Then, with no sleep and after teaching her 8:00am class, Robinson and her two trusted students distributed leaflets all across the city – to barber shops and bar halls, factories and schools.

She later recounted: “By 2 o’clock thousands of the mimeographed handbills had changed hands many times. Practically every black man, woman, and child in Montgomery knew the plan and was passing the word along.”

On Monday, bus after bus went by – with no black patrons.

The boycott was a massive success.

That night, six thousand community members packed into one of the largest churches in the city and committed to continuing the boycott indefinitely. (As Robinson put it, “You see the Women’s Council planned it only for Monday, and it was left up to the men to take over after we had forced them really to decide whether or not it had been successful enough to continue, and how long it was to be continued.” Apparently, they decided it was successful…)

Also on that night, the Montgomery Improvement Association was created to continue to manage the boycott – with 26-year-old Dr. Martin Luther King Jr. as president.

Under King’s leadership, the Montgomery bus boycott continued for 13 months, and inspired a nation.

But most don’t know that the bus boycott began with a group of politically motivated black women – led by Jo Ann Robinson – who had a great idea that they wouldn’t let go.

Most don’t know that for three years women conceptualized, planned and organized a bus boycott – the success of which sent shockwaves through the country.

Most don’t know that an English professor distributed the 35,000 fliers she created advertising one of the most well-documented civil rights protests between her 8:00am and 2:00pm classes.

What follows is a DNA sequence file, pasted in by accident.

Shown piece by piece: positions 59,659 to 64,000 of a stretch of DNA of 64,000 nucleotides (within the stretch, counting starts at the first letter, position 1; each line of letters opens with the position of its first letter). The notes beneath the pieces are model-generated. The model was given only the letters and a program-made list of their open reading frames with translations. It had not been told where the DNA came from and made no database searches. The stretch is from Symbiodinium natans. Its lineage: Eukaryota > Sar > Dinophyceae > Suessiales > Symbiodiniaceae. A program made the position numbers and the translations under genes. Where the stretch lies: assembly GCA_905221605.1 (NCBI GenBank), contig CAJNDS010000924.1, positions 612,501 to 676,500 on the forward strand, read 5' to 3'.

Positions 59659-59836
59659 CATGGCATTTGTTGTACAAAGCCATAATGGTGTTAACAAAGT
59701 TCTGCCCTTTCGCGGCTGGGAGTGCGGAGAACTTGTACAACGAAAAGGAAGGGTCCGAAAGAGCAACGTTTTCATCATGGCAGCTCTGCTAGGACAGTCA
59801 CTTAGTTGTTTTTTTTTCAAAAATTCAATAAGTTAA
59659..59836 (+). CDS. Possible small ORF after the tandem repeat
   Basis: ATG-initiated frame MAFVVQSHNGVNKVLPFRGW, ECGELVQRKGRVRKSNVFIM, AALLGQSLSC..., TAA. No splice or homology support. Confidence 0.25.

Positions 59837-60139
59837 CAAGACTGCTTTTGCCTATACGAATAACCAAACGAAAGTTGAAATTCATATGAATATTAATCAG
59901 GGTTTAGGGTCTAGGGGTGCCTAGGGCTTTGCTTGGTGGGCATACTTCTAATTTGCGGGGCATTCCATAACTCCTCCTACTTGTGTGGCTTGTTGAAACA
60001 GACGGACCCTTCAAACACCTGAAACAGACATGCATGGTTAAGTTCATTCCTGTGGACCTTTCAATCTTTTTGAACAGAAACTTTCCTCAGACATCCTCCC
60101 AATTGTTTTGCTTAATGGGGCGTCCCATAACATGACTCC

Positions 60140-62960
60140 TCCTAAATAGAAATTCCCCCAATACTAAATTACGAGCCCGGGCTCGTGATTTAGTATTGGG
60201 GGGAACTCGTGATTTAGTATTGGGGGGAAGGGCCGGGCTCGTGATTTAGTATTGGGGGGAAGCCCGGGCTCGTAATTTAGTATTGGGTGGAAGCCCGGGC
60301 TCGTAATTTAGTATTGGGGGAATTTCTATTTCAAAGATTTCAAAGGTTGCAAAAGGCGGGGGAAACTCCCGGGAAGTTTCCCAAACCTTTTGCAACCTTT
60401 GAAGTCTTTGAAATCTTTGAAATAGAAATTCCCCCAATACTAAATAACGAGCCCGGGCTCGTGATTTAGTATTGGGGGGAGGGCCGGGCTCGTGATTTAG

Most don’t know that after seeing the success of their protest, those same women handed off their accomplishments to “the men,” never demanding the spotlight or even credit for what they had done.

Women have been behind the scenes since, well… since forever.

Martin Luther King Jr. said that lightening makes no sound until it strikes.

I love to hear the thunder.

So here’s to all of the women out there, planning and conceptualizing, theorizing and strategizing.

May you all fly under the radar until you decide to thunder upon the stage.

Let’s get to work.


Tuesday: Support CHIP

“They are looking at you and begging for their child’s life.” – That’s a quote from a recent news piece about a pediatric oncologist who sees the actual human suffering that is being caused by the GOP’s refusal to act on CHIP.

This delay is absolutely obscene. Children with cancer may lose their insurance mid-treatment because of the GOP’s delay. What’s even crazier is that the CBO released a report last week showing that reauthorizing CHIP for 10 years actually saves money.

(CHIP is the Children’s Health Insurance Program – a highly successful bipartisan program that provides health insurance to approximately 9 million children. CHIP funding expired at the end of the fiscal year (Sept. 30) and Congress has been unable to pass full funding for it since. At the end of December, they passed a stopgap measure to fund CHIP for a short period of time while they got their ducks in a row, but they got the math wrong and some states will run out of funding as soon as January 19.)

Time to pick up the telephone again and call our rep and Senators and let them know: if you have the budget to give corporations and billionaires a hefty tax cut, you can find money for children’s insurance.

Script: Hi, my name is ____ and I’m a constituent at ____. I’m calling because I’m again disgusted that CHIP funding will soon expire – for some states as early as January 19. If Congress can find funding to give millionaires and billionaires a hefty tax cut, you can certainly find sufficient funds for CHIP – which has been a successful and bipartisan program. Doesn’t Senator/Congressman/woman ______ care about ensuring the children of our state retain their insurance?

Wednesday: Support FQHCs

Federally Qualified Health Centers – also known as FQHCs – provide health care to economically distressed communities (often rural areas). FQHCs get a great deal of funding from the government; that funding was not renewed September 30, and FQHCs have been limping along waiting for Congress to renew their funding.